| ||CH53E||Designated S-80E internally by the Sikorsky Aircraft Corporation, the Marine Corps CH-53E Super Stallion, and the Navy MH-53E Sea Dragon are the largest and heaviest helicopters in the United States military. The base model CH-53E serves both the Navy and Marines in the heavy lift transport role. It is capable of lifting heavy equipment including the 8 wheeled LAV-25 Light Armored Vehicle (but not the U.S. Army Stryker, which is too heavy), the M198 155mm Howitzer with ammunition and crew, and can recover all other Marine corps aircraft except for the KC-130. The less common MH-53E fills the Navy's need for long range mine sweeping or Airborne Mine Countermeasures (AMCM) missions. It features enlarged side mounted fuel sponsons and is rigged for towing its mine sweeping sled from high above the dangerous naval mines. Currently under development is the CH-53K, formerly known as the Heavy Lift Replacement, which will be equipped with three 6000 shp-class turboshaft engines. (from Wikipedia)|
| ||Harrier2||The Harrier II is a family of second generation vertical/short takeoff and landing (V/STOL) jet aircraft of the late 20th century. They were developed from the earlier Hawker-Siddeley Harriers, are primarily used for light attack or multi-role tasks, and are almost all operated from small aircraft carriers. Versions of it are used primarily by NATO countries, and also by India. (from Wikipedia)|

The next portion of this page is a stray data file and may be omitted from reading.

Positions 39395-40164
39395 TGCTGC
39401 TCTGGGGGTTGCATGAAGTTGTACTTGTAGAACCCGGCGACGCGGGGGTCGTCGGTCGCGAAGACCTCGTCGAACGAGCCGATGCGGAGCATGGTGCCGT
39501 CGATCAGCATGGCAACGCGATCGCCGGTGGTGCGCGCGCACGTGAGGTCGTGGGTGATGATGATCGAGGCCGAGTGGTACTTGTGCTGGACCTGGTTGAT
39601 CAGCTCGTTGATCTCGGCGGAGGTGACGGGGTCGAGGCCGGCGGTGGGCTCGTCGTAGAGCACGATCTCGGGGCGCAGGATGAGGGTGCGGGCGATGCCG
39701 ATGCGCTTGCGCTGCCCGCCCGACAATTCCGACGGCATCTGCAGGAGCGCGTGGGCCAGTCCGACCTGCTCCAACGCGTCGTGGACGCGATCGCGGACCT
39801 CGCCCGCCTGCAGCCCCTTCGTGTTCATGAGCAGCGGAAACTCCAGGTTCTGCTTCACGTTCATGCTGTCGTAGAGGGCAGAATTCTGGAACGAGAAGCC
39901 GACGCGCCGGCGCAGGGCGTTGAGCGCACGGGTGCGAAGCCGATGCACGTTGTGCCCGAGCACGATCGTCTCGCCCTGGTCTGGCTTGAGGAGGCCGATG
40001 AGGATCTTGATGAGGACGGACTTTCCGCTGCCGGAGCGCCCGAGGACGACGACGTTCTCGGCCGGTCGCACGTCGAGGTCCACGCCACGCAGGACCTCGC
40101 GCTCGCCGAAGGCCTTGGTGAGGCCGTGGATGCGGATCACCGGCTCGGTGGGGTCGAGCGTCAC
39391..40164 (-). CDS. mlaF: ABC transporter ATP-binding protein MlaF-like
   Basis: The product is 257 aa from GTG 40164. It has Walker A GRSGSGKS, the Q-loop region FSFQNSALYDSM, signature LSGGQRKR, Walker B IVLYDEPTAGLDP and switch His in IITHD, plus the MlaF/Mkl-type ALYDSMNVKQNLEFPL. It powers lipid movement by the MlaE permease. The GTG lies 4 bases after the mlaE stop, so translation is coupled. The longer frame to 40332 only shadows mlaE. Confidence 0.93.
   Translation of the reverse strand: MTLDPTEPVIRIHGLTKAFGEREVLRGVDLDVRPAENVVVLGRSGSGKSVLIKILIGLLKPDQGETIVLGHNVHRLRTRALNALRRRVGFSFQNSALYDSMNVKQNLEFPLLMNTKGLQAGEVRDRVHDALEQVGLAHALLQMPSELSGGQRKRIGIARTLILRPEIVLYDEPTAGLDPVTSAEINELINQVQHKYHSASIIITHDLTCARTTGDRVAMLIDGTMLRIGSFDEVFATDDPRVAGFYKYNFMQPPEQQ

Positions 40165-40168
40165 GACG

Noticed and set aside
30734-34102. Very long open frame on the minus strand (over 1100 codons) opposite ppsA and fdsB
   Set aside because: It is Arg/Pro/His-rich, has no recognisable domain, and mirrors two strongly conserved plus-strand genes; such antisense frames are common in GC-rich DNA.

| ||LCAC||The air cushioned landing craft, or fully amphibious landing craft, is a more modern variation on the amphibious landing boat. These craft are based on small to mid sized multi-purpose hovercraft, also known as 'over the beach' ('OTB') craft. This allows troops and material to access more than 70% of the world's coastline, while only approximately 15% of that coastline is available to conventional landing craft. Typical barriers to conventional landing craft are soft sandy beaches, marshes, swampland, and loose surfaces. Air cushion technology has vastly increased the landing capability of the craft, providing greater speed and flexibility over traditional landing craft. Like the mechanized landing craft, they are usually equipped with mounted machine guns, although they also support grenade launchers and heavy weapons. These vehicles are commonly used in the United States Navy, which first received them in 1984, the Russian Navy, and some other modern fighting forces, such as the United Kingdom's Royal Navy. Forces that may use the LCAC may include The Royal Marines. (from Wikipedia) |
| ||MilitaryAircraft||Any Aircraft which is made for a MilitaryOrganization. This includes fighters, Bombers, attack helicopters, etc.|
| ||MilitarySupportVehicle||Vehicles meant to be used for support, rather than combat in a military context.|
| ||MilitaryTank||A MilitaryVehicle that moves along the ground on treaded wheels and that contains a large cannon.|